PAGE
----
Private Application As PowerPoint.Application = _
       Globals.ThisAddIn.Application
    

    private PowerPoint.Application Application =
       Globals.ThisAddIn.Application;
    
  2. In the Ribbon1 class, add the following procedure to create a new slide that uses the ppLayoutPictureWithCaption layout, and then insert the requested image in the image placeholder location.

    Public Sub AddPicture(ByVal pictureFileName As String)
      Try
        Dim presentation As PowerPoint.Presentation = _
          Application.ActivePresentation
    
        If presentation IsNot Nothing Then
          Dim slide As PowerPoint.Slide = _
           presentation.Slides.Add( _
           presentation.Slides.Count + 1, _
           PowerPoint.PpSlideLayout.ppLayoutPictureWithCaption)
    
          ' Shapes(2) is the image shape on this layout.
          Dim shape As PowerPoint.Shape = slide.Shapes(2)
    
          slide.Shapes.AddPicture(pictureFileName, _
           Microsoft.Office.Core.MsoTriState.msoFalse, _
           Microsoft.Office.Core.MsoTriState.msoTrue, _
           shape.Left, shape.Top, shape.Width, shape.Height)
    
          ' Insert the file name.
          slide.Shapes(1).TextFrame.TextRange.Text = pictureFileName
        End If
    
      Catch ex As Exception
        MessageBox.Show("Unable to insert selected picture: " & _
         ex.Message)
      End Try
    End Sub
    

    public void AddPicture(String pictureFileName)
    {
      try
      {
    
        PowerPoint.Presentation presentation =
          Application.ActivePresentation;
    
        if (presentation != null)
        {
          PowerPoint.Slide slide =
            presentation.Slides.Add(
            presentation.Slides.Count + 1,
            PowerPoint.PpSlideLayout.ppLayoutPictureWithCaption);
    
          // Shapes[2] is the image shape on this layout.
          PowerPoint.Shape shape = slide.Shapes[2];
    
          slide.Shapes.AddPicture(pictureFileName,
            Microsoft.Office.Core.MsoTriState.msoFalse,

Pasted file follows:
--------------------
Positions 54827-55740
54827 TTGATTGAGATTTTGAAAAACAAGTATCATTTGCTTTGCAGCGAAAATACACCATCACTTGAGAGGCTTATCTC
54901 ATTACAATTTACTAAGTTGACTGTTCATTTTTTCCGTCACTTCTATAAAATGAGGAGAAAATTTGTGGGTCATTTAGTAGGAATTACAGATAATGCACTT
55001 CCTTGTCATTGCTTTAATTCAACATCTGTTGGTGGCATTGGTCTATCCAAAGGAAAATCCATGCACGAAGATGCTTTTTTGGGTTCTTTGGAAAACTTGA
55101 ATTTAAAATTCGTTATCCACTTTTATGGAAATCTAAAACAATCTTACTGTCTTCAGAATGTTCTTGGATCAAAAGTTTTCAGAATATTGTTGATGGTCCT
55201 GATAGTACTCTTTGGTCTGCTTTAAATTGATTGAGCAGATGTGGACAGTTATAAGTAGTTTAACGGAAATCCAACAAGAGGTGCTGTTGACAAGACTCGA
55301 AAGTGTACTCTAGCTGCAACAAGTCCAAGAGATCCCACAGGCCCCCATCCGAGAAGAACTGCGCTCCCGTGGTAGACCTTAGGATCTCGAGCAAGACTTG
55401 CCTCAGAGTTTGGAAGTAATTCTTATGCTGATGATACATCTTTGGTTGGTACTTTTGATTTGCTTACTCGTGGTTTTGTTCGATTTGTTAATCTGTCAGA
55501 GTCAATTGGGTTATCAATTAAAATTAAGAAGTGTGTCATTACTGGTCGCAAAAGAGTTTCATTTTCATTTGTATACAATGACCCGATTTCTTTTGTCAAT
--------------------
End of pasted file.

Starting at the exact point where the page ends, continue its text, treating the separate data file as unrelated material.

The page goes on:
Microsoft.Office.Core.MsoTriState.msoTrue,
            shape.Left, shape.Top, shape.Width, shape.Height);
    
          // Insert the file name.
          slide.Shapes[1].TextFrame.TextRange.Text = pictureFileName;
          slide.Select();
        }
      }
      catch (Exception ex)
      {
        MessageBox.Show("Unable to insert selected picture: " + 
          ex.Message);
      }
    }
    
    
  3. Replace the existing OnClick procedure with the following version.

    Add code to request a file name from the user, and call the AddPicture method with the name of the selected file.

    NoteNote

    In a real application, you might allow more file types in the File Open dialog box.

    Public Sub OnClick(ByVal control As Office.IRibbonControl)
      Dim dialog As New OpenFileDialog
      dialog.Filter = _
       "All pictures (*.jpg,*.jpeg,*.bmp,*.gif,*.tif)|" & _
       "*.jpf;*.jpeg;*.bmp;*.gif;*.tif|" & _
       "All files (*.*)|*.*"
      dialog.CheckFileExists = True
      If dialog.ShowDialog = DialogResult.OK Then
        AddPicture(dialog.FileName)
      End If
    End Sub
    

    public void OnClick(Office.IRibbonControl control)
    {
      OpenFileDialog dialog = new OpenFileDialog();
      dialog.Filter =
        "All pictures (*.jpg,*.jpeg,*.bmp,*.gif,*.tif)|" +
        "*.jpf;*.jpeg;*.bmp;*.gif;*.tif|" +
        "All files (*.*)|*.*";
    
      dialog.CheckFileExists = true;
      if (dialog.ShowDialog() == DialogResult.OK)
      {
        AddPicture(dialog.FileName);
      }
    }
    

Save and run the application. Click the Insert tab, and then click the new button.

Verify that you can insert an image, and that the new image appears on a new slide in the presentation.

It is not obvious how to calculate where to place an image on a slide. The simplest solution is to create a placeholder shape for the image, and then replace that shape with the image. You can look for other techniques, but this one seems to be effective.

As you might imagine, the Office PowerPoint 2007 object model is far richer than this one simple add-in can demonstrate. To interact with the PowerPoint 2007 object model in code, investigate the documentation listed in Explore It.